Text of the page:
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Session 107 - Radio Astronomy and VLBI Instruments.
Display session, Thursday, January 16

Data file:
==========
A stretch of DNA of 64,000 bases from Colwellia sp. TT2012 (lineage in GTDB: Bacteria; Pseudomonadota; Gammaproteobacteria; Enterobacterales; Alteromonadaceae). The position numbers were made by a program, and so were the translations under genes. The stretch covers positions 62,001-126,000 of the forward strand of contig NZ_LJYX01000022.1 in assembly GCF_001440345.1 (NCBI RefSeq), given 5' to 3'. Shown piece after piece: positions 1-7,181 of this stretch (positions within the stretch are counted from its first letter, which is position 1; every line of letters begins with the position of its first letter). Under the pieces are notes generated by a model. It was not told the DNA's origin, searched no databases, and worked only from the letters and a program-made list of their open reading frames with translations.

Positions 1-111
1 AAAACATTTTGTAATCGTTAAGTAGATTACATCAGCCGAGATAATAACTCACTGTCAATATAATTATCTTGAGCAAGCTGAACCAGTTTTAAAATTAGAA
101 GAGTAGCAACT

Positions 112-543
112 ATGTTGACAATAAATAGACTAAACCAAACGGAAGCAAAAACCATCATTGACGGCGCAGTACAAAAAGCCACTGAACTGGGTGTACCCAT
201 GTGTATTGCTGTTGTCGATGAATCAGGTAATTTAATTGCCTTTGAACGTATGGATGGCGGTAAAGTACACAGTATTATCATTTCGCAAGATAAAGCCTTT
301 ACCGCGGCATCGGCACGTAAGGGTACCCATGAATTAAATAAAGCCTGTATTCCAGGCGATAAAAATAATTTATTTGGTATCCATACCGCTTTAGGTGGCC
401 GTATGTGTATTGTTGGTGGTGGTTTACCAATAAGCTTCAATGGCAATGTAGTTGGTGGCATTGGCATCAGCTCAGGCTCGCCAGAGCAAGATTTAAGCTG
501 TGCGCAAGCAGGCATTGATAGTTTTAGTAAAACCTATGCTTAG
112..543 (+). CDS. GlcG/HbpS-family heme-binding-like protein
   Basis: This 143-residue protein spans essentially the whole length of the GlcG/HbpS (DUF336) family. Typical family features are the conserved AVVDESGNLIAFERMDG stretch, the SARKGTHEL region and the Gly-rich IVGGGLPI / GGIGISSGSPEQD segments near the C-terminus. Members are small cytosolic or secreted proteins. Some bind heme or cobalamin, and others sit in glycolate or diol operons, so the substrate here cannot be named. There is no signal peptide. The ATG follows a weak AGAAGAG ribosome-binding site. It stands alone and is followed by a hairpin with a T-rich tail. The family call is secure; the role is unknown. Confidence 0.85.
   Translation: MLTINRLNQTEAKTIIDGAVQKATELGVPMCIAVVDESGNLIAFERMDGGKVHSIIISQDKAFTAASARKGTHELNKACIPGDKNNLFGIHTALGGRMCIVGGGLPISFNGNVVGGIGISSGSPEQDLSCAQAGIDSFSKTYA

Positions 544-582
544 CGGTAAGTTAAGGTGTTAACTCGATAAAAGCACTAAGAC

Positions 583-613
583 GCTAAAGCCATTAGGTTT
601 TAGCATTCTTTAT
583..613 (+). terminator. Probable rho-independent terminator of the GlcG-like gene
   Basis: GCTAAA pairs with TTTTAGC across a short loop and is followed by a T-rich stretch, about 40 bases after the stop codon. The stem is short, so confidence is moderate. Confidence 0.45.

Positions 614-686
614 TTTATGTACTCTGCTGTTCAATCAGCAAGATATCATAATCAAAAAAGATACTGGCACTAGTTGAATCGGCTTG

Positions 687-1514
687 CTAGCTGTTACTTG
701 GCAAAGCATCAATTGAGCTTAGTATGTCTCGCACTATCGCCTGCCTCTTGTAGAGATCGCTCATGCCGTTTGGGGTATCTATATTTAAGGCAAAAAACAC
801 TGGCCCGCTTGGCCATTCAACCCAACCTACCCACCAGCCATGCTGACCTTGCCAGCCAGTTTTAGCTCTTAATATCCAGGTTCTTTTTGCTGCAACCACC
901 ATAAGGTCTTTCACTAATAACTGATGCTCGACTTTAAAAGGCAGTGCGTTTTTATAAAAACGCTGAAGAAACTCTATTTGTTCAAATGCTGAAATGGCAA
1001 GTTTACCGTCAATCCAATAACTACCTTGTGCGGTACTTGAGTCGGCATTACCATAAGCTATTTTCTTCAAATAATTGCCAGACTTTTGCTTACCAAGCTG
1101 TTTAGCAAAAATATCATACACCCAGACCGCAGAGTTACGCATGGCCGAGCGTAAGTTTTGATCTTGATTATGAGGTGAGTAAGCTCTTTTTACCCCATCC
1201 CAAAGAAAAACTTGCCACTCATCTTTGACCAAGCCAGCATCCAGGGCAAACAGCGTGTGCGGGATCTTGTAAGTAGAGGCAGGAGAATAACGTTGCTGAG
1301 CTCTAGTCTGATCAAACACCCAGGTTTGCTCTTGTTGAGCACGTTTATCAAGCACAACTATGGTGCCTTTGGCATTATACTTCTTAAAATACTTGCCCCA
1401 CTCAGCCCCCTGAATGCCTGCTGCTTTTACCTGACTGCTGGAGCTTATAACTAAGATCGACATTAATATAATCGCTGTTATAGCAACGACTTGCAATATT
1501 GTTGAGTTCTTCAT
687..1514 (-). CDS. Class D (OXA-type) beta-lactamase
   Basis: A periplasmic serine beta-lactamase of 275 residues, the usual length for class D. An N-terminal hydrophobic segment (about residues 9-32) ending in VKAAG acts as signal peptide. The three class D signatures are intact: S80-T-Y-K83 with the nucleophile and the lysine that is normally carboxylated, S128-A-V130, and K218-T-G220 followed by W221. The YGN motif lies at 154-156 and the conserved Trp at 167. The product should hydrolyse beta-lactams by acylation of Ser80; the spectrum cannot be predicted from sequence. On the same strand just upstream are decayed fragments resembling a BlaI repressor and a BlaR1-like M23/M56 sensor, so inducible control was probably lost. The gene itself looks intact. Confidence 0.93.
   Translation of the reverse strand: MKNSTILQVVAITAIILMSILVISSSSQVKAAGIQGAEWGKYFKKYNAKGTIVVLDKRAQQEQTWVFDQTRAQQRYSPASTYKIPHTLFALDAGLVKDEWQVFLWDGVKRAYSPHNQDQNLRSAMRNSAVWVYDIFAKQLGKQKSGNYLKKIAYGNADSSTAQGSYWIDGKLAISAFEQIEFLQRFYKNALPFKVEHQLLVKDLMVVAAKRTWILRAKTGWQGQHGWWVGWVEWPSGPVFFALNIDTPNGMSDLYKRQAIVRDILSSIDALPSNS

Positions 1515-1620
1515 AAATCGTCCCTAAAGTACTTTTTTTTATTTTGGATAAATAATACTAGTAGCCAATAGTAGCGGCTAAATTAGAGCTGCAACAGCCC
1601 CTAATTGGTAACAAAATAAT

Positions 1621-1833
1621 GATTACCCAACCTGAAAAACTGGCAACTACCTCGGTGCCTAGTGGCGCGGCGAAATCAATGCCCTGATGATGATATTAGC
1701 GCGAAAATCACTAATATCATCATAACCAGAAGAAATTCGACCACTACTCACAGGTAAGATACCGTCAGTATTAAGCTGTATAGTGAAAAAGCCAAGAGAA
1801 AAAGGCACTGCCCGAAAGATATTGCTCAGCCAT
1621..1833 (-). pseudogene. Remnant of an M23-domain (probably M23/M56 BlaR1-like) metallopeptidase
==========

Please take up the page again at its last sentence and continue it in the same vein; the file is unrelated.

Estimation of the true source emission signature from an observed data set corrupted by the detection process is a classical inverse problem arising in both imaging and spectroscopic observations. The data are generally distorted due to the finite spatial, spectral and/or temporal response of the instrument. Furthermore, noise can be introduced into the data via the detection process, and in some cases the data can be partially corrupted, saturated or even lost. If the number of observed data points is greater than or equal to the number of independent variables, the inverse problem is well-posed and can be uniquely solved if a feasible solution exists. In principle, maximum likelihood estimation (MLE) methods can be applied to problems of this type; in practice, numerical problems usually arise due to ill-conditioning. If the number of observed data points is less than the number of independent variables due to missing data, the problem is ill- posed and generally an infinite set of MLE solutions exist. We develop a maximum entropy method with MLE constraints suitable for both the ill- and well-posed cases. For the ill-posed case the method chooses out of the infinite set of MLE solutions that which has maximal entropy, i.e. the least informative solution, thereby mitigating against an over interpretation of the data. The MLE constraints also insure that, for the well- posed case, the solution must be the unique MLE solution if a feasible solution exists. This insures continuity across the boundary between the ill- and well-posed cases. This work suggests the possibility that maximum likelihood estimation theory may be interpreted as a subset of maximum entropy theory. Spectroscopic and imaging examples are shown as demonstrations.
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